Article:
Why Cool Church Doesn’t Work Anymore (More on the Future Church)

cool church

Everything has its season.

And the season of the cool church is, in many ways, coming to an end.

Recently, I wrote a post that generated a lot of discussion online and offline about why charismatic churches are growing and attractional churches are past peak. You can read that post here.

To drill down further, here’s more on what’s been happening as the culture changes around us.

So flip back a few decades…There was an era when simply being a cooler, more relevant church than the church down the road helped churches reach unchurched people.

There was a day when all you had to do was improve the church you led to gain traction.

Trade in the choir for a band. Turn the chancel into a platform. Add some lights, some sound, some haze. Get some great teaching in the room. And voila, you had a growing church.

But we’re quickly moving into a season where having a cool church is like having the best choir in town: it’s wonderful for the handful of people who still listen to choral music.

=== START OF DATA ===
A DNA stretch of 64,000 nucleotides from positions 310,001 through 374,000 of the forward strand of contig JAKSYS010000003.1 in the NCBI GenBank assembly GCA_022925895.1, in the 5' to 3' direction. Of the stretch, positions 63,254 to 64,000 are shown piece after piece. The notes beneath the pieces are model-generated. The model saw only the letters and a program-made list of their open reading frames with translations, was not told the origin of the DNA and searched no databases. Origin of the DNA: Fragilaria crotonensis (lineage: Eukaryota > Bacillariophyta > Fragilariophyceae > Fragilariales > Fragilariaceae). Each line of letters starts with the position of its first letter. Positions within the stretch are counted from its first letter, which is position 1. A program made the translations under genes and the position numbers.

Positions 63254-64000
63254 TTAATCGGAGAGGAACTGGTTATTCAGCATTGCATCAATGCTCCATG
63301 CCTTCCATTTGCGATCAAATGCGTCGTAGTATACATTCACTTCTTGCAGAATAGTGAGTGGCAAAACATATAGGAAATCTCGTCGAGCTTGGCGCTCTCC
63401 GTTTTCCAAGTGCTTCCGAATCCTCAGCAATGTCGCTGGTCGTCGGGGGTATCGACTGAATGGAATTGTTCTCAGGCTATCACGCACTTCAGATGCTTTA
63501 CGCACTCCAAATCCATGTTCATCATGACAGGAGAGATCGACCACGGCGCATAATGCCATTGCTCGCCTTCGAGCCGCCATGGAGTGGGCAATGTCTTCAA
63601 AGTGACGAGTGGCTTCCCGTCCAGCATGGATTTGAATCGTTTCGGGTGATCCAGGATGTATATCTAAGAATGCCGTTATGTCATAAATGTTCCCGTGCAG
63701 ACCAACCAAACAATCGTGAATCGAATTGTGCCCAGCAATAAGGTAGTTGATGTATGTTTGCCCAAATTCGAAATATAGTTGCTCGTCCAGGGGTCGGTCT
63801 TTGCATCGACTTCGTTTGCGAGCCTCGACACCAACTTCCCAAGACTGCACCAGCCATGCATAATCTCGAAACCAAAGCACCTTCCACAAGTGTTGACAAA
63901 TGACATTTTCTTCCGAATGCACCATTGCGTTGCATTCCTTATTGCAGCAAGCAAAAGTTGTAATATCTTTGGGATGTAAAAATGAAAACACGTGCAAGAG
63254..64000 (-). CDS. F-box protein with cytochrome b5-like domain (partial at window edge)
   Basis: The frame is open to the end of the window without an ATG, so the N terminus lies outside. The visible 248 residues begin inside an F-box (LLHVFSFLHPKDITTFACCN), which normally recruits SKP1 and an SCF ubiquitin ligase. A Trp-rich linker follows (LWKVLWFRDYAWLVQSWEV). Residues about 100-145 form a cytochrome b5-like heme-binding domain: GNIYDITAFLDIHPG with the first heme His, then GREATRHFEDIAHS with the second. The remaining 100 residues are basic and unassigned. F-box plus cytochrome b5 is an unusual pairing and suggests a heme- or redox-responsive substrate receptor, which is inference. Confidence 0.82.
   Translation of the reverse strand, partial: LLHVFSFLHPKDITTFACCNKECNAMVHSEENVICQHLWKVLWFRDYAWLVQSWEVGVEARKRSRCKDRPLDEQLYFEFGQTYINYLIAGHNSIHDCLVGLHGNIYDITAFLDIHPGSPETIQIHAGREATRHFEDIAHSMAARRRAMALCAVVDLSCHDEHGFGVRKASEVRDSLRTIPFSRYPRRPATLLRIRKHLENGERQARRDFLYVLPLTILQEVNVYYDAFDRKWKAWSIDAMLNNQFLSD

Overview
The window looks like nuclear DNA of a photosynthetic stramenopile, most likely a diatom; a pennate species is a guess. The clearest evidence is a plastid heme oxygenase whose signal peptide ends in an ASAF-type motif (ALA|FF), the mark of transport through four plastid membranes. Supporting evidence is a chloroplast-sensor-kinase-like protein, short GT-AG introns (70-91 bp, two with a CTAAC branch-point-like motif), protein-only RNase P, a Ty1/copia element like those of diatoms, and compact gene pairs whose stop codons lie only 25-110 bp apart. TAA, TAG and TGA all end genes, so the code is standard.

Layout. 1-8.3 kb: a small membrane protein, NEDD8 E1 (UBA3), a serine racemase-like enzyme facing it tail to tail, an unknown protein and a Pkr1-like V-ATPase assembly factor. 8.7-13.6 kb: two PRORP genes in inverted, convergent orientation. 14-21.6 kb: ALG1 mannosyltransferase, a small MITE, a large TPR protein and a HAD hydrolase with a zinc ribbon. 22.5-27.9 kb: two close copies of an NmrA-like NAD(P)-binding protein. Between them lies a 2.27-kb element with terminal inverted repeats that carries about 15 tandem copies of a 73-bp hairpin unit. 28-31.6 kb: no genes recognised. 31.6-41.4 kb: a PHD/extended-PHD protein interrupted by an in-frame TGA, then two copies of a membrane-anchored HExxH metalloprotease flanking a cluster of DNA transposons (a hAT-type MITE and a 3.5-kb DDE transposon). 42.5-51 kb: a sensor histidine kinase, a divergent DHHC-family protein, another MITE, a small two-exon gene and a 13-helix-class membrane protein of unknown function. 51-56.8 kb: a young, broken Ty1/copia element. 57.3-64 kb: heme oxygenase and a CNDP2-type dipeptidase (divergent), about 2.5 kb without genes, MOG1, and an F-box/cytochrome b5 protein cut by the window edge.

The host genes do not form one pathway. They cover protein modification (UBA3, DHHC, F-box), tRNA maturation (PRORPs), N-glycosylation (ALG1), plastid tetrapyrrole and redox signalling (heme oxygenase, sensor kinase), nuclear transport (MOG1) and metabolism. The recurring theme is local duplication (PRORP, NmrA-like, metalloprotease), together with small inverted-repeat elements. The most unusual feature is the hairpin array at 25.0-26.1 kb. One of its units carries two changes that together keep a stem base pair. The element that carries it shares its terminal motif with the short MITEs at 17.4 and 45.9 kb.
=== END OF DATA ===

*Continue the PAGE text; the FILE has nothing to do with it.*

Somethings changing. And hundreds of thousands of dollars in lights and great sound gear are probably not going to impact your community like they used to.

So what’s changing? Plenty.

But we're quickly moving into a season where having a cool church is like having the best choir in town: it's wonderful for the handful of people who still listen to choral music. Click To Tweet

Cool Isn’t Enough (Anymore)

You might think I’m against churches have bands, lights, and creating a great environment. Not at all. In fact,  our church and many growing churches have full production.

If you are going to gather people, gather well.

My point is not that you shouldn’t.  My point is that it’s no longer enough.

And maybe it never was.

If you are going to gather people, gather well. Click To Tweet